I characterize a “DRM imperative” and explore the technical incompatibilities between regulation by code and exploration of code. We see DRM centralizing development and forcing the black-boxing of complementary media technology, in a widening zone as it mandates that protected media be played only on compliant devices, that those may output media content only to other compliant devices, etc. The home media network is thus progressively closed to open-source development.

Foreclosing open development costs us technically, economically, and socially. We lose predicted technological improvements, those of user-innovators (von Hippel) or disruptive technologies (Christensen) from outside the incumbent-authorized set, that could offer new options for content creators and audiences (such as better playback, library, mixing, and commerce options). We lose social and cultural opportunities for commons-based peer production.

You can find the draft paper at SSRN, bepress, or here in PDF.

October 8, 2009

Chilling Effects and Warming Effects

Filed under: Chilling Effects, DMCA, censorship, copyright — wseltzer @ 5:26 pm

For several years, the Chilling Effects Clearinghouse has cataloging the effects of legal threats on online expression and helping people to understand their rights. Amid all the chilling we continue to see, it’s welcome to see rays of sunshine when bloggers stand up to threats, helping to stop the cycle of threat-and-takedown.

The BoingBoing team did this the other day when they got a legal threat from Ralph Lauren’s lawyers over an advertisement they mocked on the BoingBoing blog for featuring a stick-thin model. The lawyers claimed copyright infringement, saying “PRL owns all right, title, and interest in the original images that appear in the Advertisements.” Other hosts pull content “expeditiously” when they receive these notices (as Google did when notified of the post on Photoshop Disasters), and most bloggers and posters don’t counter-notify, even though Chilling Effects offers a handy counter-notification form.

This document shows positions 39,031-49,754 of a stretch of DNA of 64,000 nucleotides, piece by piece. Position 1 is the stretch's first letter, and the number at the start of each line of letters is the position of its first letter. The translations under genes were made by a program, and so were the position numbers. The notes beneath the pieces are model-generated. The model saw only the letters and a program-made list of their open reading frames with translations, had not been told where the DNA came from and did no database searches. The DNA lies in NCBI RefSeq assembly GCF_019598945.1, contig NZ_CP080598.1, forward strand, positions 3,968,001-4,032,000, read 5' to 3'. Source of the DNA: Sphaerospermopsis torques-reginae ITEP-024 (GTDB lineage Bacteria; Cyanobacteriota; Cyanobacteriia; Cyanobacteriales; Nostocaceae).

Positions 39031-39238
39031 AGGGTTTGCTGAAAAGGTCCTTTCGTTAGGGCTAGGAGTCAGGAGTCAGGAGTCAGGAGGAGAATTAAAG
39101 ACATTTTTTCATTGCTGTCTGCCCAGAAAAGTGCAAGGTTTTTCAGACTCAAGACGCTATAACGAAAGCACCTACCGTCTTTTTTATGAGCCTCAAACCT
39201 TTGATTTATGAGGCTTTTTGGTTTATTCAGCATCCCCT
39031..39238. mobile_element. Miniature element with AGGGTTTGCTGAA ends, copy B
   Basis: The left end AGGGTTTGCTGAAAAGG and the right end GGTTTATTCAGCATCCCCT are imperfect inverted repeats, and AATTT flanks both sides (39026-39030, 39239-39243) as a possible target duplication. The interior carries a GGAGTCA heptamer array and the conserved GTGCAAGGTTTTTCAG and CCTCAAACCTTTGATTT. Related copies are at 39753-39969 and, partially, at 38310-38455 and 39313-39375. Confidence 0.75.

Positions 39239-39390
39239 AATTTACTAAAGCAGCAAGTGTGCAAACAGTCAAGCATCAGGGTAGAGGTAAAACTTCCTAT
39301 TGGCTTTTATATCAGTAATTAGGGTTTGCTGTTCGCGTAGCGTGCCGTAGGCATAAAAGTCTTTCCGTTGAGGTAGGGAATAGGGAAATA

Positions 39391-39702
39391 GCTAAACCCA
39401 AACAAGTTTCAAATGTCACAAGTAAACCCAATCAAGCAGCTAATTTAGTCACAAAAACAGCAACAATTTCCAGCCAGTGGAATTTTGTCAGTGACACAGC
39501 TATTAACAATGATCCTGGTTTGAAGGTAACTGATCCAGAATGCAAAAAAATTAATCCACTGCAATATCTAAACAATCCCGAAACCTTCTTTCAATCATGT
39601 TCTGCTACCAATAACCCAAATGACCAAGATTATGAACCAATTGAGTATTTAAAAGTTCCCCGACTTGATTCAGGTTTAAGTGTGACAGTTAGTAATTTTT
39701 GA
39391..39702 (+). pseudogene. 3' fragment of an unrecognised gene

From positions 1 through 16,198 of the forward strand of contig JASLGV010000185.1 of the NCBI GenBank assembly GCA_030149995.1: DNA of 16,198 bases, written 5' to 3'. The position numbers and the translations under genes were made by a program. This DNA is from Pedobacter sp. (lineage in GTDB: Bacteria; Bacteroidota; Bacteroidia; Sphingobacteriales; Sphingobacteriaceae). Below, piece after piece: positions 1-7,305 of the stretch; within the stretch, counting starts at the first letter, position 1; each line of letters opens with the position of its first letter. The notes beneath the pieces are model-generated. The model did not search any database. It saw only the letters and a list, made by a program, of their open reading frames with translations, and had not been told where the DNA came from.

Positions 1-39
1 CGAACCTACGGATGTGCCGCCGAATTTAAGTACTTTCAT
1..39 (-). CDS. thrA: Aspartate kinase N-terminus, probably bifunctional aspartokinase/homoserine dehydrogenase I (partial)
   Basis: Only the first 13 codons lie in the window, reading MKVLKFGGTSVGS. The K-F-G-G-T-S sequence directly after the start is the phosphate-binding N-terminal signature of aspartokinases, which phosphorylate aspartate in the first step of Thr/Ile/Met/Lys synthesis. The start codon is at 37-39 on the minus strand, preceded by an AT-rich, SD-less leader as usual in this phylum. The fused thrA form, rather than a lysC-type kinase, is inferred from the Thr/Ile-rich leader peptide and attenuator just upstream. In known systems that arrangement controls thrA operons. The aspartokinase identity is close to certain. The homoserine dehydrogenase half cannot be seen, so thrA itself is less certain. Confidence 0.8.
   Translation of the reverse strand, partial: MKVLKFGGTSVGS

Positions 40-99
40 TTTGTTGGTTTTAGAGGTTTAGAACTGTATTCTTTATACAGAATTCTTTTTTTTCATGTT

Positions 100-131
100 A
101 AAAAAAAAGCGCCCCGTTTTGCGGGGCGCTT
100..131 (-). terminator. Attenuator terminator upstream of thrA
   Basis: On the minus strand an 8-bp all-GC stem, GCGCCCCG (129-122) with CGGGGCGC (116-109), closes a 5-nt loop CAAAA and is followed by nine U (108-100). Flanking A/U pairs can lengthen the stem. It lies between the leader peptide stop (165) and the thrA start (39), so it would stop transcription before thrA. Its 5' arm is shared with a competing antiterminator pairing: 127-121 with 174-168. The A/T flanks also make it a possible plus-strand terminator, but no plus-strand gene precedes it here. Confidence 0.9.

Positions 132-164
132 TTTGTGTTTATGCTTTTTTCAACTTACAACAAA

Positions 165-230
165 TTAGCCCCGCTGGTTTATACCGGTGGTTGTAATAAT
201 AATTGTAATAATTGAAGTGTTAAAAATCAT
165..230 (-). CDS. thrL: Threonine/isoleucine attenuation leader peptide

Not BoingBoing, they posted the letter (and the image again) along with copious mockery, including an offer to feed the obviously starved models, and other sources picked up on the fun. The image has now been seen by many more people than would have discovered it in BoingBoing’s archives, in a pattern the press has nicknamed the “Streisand Effect.”

We use the term “chilling effects” to describe indirect legal restraints, or self-censorship, because most cease-and-desist letters don’t go through the courts. The lawyers (and non-lawyers) sending them rely on the in terrorem effects of threatened legal action, and often succeed in silencing speech for the cost of an e-postage stamp.

Actions like BoingBoing’s use the court of public opinion to counter this squelching. They fight legalese with public outrage (in support of legal analysis), and at the same time, help other readers to understand they have similar rights. Further, they increase the “cost” of sending cease-and-desists, as they make potential claimants consider the publicity risks being made to look foolish, bullying, or worse.

For those curious about the underlying legalities here, the Copyright Act makes clear that fair use, including for the purposes of commentary, criticism, and news reporting, is not an infringement of copyright. See Chilling Effects’ fair use FAQ. Yet the DMCA notice-and-takedown procedure encourages ISPs to respond to complaints with takedown, not investigation and legal balancing. Providers like BoingBoing’s Priority Colo should also get credit for their willingness to back their users’ responses.